It’s never too early or too late to start planning for retirement. However, in the U.S., when it comes to retirement savings, later seems to be the standard. According to RothIRA.com, only 56% of today’s workers in the U.S. are currently saving money for their retirement, and 38% of those currently saving have less than $10,000 saved. With one-third of Americans admitting that they have no retirement savings at all, it’s clear that many U.S. workers will reach retirement age with little to no resources to count on.
When most people think about life insurance, it is something to be purchased when we’re young with financial responsibilities and dependents to protect. Any discussion about purchasing life insurance after we retire is often met with strong opinions as to whether or not it makes any financial sense. After all, the cost of life insurance increases significantly over the age of 65.
The growing demand for more predictability and security planning for retirement income has led an increasing number of retirees and pre-retirees to look to annuities as way to provide more stability in their investment portfolios. They are also looking to annuities as a way to replace the third leg of the retirement income stool as a guaranteed lifetime income. Retirement planning occurs in different phases and at different stages of peoples’ lives. Depending on what stage of life a person is in, there are different kinds of annuities that can be best suited for various situations.
Life insurance is universally recognized as an essential pillar of a financial plan for providing much needed capital in the event of a breadwinner. It is also fundamental to other planning needs, such as estate planning to pay for settlement costs and taxes, and business planning for business continuation or key person protection. However, considering the remarkable tax properties of permanent life insurance, it should also be considered as foundational planning tool for an entire financial plan. Here are three reasons why:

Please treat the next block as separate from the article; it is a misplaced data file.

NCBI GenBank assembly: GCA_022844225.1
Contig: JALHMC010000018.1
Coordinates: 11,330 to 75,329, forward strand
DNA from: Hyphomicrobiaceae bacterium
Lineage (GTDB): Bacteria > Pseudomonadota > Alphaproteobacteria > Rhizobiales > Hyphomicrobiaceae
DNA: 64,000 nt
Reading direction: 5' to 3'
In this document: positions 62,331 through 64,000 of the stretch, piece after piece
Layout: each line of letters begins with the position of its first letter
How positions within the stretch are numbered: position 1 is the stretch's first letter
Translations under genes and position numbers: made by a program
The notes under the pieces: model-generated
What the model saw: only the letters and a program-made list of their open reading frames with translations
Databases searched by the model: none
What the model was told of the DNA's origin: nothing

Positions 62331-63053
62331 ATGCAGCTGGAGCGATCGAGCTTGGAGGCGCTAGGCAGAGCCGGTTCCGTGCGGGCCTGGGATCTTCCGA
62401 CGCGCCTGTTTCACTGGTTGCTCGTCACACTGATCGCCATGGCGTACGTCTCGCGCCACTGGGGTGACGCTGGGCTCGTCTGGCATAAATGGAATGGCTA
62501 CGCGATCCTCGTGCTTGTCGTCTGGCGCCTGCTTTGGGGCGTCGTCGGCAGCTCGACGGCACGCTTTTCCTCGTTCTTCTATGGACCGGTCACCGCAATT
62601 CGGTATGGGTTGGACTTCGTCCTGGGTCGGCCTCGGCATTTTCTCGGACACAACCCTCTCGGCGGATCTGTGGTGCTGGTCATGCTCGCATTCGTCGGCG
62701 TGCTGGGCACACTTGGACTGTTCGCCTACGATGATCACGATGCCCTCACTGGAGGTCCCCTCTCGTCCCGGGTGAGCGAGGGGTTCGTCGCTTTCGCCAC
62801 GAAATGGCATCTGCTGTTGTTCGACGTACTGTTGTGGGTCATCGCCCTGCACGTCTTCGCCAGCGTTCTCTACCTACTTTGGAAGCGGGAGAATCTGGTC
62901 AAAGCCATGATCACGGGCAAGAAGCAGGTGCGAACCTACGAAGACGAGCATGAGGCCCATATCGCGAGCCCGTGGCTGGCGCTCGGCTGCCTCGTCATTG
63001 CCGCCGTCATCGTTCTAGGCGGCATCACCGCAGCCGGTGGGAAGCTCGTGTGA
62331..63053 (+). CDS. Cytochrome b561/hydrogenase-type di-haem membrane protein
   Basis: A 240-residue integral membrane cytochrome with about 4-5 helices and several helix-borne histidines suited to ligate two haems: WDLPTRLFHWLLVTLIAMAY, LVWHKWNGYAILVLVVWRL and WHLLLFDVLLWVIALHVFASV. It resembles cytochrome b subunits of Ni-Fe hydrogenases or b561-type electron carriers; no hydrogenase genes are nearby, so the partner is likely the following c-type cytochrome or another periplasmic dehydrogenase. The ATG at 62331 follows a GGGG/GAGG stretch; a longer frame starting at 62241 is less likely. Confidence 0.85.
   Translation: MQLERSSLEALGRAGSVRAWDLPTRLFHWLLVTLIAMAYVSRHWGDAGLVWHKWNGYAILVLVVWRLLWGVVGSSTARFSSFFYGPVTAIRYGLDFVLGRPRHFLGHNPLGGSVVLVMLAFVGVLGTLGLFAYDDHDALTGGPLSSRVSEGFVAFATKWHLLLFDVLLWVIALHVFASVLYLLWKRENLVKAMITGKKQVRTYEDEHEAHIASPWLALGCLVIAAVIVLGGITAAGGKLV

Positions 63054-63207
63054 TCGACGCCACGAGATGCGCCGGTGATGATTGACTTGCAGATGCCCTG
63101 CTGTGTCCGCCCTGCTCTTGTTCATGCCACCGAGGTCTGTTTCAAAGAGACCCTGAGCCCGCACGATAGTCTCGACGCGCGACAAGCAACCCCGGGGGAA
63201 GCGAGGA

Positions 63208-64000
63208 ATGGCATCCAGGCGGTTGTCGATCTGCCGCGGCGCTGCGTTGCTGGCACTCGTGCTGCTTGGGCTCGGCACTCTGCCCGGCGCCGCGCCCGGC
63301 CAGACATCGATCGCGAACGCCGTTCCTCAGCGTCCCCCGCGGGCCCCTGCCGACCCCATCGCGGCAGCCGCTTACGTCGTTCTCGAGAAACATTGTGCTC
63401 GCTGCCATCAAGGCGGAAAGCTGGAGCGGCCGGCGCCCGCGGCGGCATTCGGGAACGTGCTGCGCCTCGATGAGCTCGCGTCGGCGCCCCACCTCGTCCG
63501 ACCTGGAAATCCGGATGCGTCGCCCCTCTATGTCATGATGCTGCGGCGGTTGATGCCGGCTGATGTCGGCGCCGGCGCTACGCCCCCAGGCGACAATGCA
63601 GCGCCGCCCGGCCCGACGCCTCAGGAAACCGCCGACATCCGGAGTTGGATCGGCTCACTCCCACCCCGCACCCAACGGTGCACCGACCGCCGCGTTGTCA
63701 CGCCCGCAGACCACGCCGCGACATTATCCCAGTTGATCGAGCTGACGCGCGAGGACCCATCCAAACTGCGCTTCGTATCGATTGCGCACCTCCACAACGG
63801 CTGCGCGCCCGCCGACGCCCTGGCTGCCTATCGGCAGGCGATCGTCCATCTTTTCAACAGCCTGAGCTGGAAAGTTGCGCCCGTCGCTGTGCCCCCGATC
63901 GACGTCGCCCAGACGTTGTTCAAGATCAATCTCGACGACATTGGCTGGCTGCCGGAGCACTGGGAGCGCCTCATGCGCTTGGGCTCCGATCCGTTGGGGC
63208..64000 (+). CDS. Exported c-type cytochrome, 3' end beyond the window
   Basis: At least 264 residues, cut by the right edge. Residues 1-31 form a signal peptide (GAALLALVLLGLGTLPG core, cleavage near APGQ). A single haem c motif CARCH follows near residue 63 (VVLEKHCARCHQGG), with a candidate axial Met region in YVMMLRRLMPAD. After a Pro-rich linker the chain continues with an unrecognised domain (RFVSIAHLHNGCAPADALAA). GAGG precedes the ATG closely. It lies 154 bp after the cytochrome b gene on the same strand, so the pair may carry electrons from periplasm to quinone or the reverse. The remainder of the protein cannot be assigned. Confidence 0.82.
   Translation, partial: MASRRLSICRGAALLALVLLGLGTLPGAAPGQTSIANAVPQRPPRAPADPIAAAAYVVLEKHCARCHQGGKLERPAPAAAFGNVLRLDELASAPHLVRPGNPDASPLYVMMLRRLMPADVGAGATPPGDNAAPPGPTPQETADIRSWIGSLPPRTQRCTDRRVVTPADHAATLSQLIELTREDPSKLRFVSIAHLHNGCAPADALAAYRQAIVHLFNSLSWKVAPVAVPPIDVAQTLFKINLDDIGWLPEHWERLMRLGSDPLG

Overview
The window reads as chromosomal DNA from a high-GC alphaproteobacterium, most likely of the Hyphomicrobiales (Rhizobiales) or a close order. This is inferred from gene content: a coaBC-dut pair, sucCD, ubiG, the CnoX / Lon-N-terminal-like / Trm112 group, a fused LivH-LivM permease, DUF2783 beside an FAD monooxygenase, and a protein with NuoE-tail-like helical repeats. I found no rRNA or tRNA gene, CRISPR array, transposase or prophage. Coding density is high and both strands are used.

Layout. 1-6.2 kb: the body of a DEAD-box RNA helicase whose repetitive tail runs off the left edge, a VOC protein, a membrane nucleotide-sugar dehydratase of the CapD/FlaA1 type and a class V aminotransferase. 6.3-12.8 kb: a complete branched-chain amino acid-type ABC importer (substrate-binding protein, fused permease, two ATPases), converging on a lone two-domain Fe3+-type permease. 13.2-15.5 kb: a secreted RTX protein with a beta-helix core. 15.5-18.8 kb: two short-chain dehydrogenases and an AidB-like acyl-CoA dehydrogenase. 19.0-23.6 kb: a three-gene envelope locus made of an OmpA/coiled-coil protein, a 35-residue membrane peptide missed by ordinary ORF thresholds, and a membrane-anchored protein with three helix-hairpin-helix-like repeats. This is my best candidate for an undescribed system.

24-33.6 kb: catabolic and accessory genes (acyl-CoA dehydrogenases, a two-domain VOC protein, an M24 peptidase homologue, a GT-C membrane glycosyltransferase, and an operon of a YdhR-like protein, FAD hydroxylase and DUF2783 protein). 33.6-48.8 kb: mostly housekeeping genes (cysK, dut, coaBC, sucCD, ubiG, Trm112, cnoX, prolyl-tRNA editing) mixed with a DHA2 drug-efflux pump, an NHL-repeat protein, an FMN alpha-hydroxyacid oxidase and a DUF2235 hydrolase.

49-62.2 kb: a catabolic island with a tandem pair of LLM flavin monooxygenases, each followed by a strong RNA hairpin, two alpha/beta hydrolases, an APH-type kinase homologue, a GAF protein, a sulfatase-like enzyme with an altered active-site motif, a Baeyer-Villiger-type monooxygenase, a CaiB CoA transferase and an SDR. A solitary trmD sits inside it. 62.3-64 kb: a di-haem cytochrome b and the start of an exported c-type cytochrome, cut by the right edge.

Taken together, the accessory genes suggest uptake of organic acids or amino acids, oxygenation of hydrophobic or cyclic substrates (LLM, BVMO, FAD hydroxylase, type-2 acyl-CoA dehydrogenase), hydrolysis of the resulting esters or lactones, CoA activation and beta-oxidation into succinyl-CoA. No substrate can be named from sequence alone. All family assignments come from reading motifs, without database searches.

How much money do I need to retire?
This is probably the question financial planners are asked the most when clients walk in to discuss retirement freedom. A simple question, in theory, but not an easy answer. Understanding what your optimal retirement savings are means peace of mind in your golden years.
No one can predict with any degree of certainty when the next market correction or bear market will occur, or how long it will last. What we do know is that, at eight years and counting, the current bull market has lasted twice as long as the average bull market. It’s safe to assume that investors, who are experienced in the ways of market cycles, have taken measures to prepare their portfolios for the likelihood of a market decline and renewed volatility.
Most people are aware that they can begin collecting their Social Security retirement payout at age 62, and, in doing so, they are informed that they will be collecting a reduced benefit. And most people also know that, the longer they wait to collect benefits, they will receive a higher monthly benefit.
If you have read any literature on retirement planning or have received advice from a financial professional, chances are you were presented with the 70% rule, the one that suggests that retirees will need between 70 and 80% of their pre-retirement income in order to maintain their standard of living. There are several flaws with this formula, the least of which is that it doesn’t consider your actual income and expenses at the time of retirement.
Here’s a thought: retirement doesn’t mean the end. It doesn’t mean an end of self-importance or purpose, it just means a new chapter—a paradigm shift of what life is beyond long days and meetings and bosses. Unless you own your own business, and even then, you are not your business. You’re not solely defined by the question, “What do you do?” But, it doesn’t mean you should stop defining the answer for such an inquiry in your retirement era.